Do not drive your car if the pressure sensor is on and you don’t know what the problem is. For fleets, employing oil analysis to determine the condition of the oil and machinery will be the best predictive/proactive strategy.
An engine’s lubrication system is essentially formed by the pump, oil filter, lubrication lines and hardware. The pressure in the system is generated by the resistance that the oil must overcome in the lines to reach the lubricated components. A pump is used to force lubricant through the system. When an engine is in the design stage, the pump is engineered to generate the required pressure and flow to allow the lubricant to circulate to the most remote component.
When the oil pressure is low, it indicates something is not working properly. It also means there likely is not enough lubricant moving through the system. Keep in mind that lubricant starvation will lead to metal-to-metal contact and machine failure. Depending on the severity of the situation, an engine can fail in a couple of hours or even a few minutes. The repair could also be costly, with most of the engine needing to be replaced.
Viscosity affects oil pressure. If you were to pour oil on an inclined surface, it would flow downhill due to the force of gravity. The higher the viscosity, the slower the lubricant will flow. Viscosity can be defined as resistance to flow. Lubricant viscosity varies with temperature, decreasing when the temperature rises and increasing when the temperature drops. Therefore, engine oil viscosity will be dependent on the engine’s ambient temperature during startup as well as its normal operating temperature.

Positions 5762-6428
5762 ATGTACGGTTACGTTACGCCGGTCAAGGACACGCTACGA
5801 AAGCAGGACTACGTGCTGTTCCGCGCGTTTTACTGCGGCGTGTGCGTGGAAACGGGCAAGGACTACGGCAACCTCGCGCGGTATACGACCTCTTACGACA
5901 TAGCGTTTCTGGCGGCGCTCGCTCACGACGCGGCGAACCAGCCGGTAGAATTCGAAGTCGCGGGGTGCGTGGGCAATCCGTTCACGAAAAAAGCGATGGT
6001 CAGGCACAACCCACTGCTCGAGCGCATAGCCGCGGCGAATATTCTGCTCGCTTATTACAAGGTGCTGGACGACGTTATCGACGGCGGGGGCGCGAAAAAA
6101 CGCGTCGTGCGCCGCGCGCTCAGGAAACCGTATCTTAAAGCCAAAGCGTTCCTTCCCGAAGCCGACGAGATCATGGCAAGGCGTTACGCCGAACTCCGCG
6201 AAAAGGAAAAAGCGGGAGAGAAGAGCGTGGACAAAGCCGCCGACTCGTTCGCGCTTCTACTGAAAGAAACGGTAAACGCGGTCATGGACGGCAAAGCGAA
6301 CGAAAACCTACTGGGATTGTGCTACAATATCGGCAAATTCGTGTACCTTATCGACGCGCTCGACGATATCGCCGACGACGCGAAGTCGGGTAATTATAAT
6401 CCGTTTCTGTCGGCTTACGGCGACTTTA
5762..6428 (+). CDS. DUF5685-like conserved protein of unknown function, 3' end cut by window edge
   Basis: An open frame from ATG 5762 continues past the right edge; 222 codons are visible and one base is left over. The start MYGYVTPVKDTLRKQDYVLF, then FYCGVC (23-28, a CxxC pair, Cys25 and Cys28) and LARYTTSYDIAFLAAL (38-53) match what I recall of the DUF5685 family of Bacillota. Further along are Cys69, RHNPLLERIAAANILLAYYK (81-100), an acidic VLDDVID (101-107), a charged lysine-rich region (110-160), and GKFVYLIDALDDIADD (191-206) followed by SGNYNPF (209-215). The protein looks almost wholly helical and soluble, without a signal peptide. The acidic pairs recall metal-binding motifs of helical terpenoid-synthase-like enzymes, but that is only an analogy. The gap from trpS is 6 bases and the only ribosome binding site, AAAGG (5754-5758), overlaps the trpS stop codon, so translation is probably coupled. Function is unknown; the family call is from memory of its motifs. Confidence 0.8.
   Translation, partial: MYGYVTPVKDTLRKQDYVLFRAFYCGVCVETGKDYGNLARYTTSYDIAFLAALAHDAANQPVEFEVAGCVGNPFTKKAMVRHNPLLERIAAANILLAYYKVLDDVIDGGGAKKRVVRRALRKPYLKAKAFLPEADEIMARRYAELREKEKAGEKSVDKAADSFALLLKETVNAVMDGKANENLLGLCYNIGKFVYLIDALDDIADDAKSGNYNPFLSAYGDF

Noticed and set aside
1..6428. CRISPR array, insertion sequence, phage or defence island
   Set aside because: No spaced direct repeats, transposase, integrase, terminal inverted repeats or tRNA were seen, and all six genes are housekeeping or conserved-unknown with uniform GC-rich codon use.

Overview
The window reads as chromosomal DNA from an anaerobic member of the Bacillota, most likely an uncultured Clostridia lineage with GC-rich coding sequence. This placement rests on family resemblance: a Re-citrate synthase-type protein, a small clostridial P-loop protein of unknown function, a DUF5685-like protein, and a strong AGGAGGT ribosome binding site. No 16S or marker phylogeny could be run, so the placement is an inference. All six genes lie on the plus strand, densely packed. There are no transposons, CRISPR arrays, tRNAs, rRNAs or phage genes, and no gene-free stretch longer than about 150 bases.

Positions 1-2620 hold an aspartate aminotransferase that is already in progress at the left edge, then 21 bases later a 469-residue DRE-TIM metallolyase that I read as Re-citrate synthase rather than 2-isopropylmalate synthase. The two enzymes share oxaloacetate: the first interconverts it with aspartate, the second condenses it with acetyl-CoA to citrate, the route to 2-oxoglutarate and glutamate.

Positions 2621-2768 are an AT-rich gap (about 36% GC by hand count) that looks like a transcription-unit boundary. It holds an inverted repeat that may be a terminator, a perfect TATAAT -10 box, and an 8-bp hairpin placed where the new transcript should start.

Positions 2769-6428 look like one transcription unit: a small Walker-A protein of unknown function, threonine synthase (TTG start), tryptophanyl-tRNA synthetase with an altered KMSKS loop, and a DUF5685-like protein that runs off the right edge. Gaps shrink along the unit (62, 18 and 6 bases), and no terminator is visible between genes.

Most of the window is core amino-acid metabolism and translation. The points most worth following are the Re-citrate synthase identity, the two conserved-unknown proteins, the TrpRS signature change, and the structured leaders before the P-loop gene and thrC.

There are two common ways to measure viscosity. The first involves allowing oil to flow through a capillary tube and recording the amount of time it takes to flow from one point to another. Viscosity can also be measured by putting the lubricant in a calibrated cup and stirring it. The higher the viscosity, the more difficult it will be to stir. This resistance is calculated by a lab torque- meter. Tests are performed at precise temperatures for consistent results.
Most vehicle owners are familiar with the viscosity grades developed by SAE International, such as SAE 30, SAE 40, etc. These standards, which are based on the measurement systems described above, simplify the process of selecting the right lubricant for your engine. An SAE grade, such as SAE 40, has no single viscosity value.
Instead, it denotes a viscosity range with a minimum and maximum limit. Lubricant manufacturers have the freedom to formulate their lubricants within the accepted viscosity range for a specific grade. SAE grades that contain a “W” refer to lubricant viscosity and pumpability at low starting temperatures. Lubricants without the “W” designation may be too thick during winter temperatures.